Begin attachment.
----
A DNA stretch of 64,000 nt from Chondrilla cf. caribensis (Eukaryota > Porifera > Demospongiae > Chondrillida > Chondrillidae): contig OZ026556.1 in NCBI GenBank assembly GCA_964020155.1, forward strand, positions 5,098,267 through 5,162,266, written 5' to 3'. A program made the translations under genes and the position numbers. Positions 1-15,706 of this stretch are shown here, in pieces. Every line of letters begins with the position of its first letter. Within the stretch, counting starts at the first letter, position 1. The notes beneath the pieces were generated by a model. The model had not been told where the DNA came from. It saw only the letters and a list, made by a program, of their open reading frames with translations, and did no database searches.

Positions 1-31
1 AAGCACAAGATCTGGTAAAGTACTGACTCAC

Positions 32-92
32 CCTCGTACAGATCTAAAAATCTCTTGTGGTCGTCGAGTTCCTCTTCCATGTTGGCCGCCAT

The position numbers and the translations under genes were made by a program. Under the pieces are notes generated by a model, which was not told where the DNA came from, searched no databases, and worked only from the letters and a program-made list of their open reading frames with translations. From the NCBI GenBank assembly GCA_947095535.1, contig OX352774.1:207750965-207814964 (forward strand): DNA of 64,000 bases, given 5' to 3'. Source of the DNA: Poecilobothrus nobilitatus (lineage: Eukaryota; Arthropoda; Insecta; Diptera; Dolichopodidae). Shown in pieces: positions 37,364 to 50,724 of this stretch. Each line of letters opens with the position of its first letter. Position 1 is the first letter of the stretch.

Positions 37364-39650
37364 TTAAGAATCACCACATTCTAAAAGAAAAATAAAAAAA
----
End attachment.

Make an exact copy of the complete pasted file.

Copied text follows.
A DNA stretch of 64,000 nt from Chondrilla cf. caribensis (Eukaryota > Porifera > Demospongiae > Chondrillida > Chondrillidae): contig OZ026556.1 in NCBI GenBank assembly GCA_964020155.1, forward strand, positions 5,098,267 through 5,162,266, written 5' to 3'. A program made the translations under genes and the position numbers. Positions 1-15,706 of this stretch are shown here, in pieces. Every line of letters begins with the position of its first letter. Within the stretch, counting starts at the first letter, position 1. The notes beneath the pieces were generated by a model. The model had not been told where the DNA came from. It saw only the letters and a list, made by a program, of their open reading frames with translations, and did no database searches.

Positions 1-31
1 AAGCACAAGATCTGGTAAAGTACTGACTCAC

Positions 32-92
32 CCTCGTACAGATCTAAAAATCTCTTGTGGTCGTCGAGTTCCTCTTCCATGTTGGCCGCCAT

The position numbers and the translations under genes were made by a program. Under the pieces are notes generated by a model, which was not told where the DNA came from, searched no databases, and worked only from the letters and a program-made list of their open reading frames with translations. From the NCBI GenBank assembly GCA_947095535.1, contig OX352774.1:207750965-207814964 (forward strand): DNA of 64,000 bases, given 5' to 3'. Source of the DNA: Poecilobothrus nobilitatus (lineage: Eukaryota; Arthropoda; Insecta; Diptera; Dolichopodidae). Shown in pieces: positions 37,364 to 50,724 of this stretch. Each line of letters opens with the position of its first letter. Position 1 is the first letter of the stretch.

Positions 37364-39650
37364 TTAAGAATCACCACATTCTAAAAGAAAAATAAAAAAA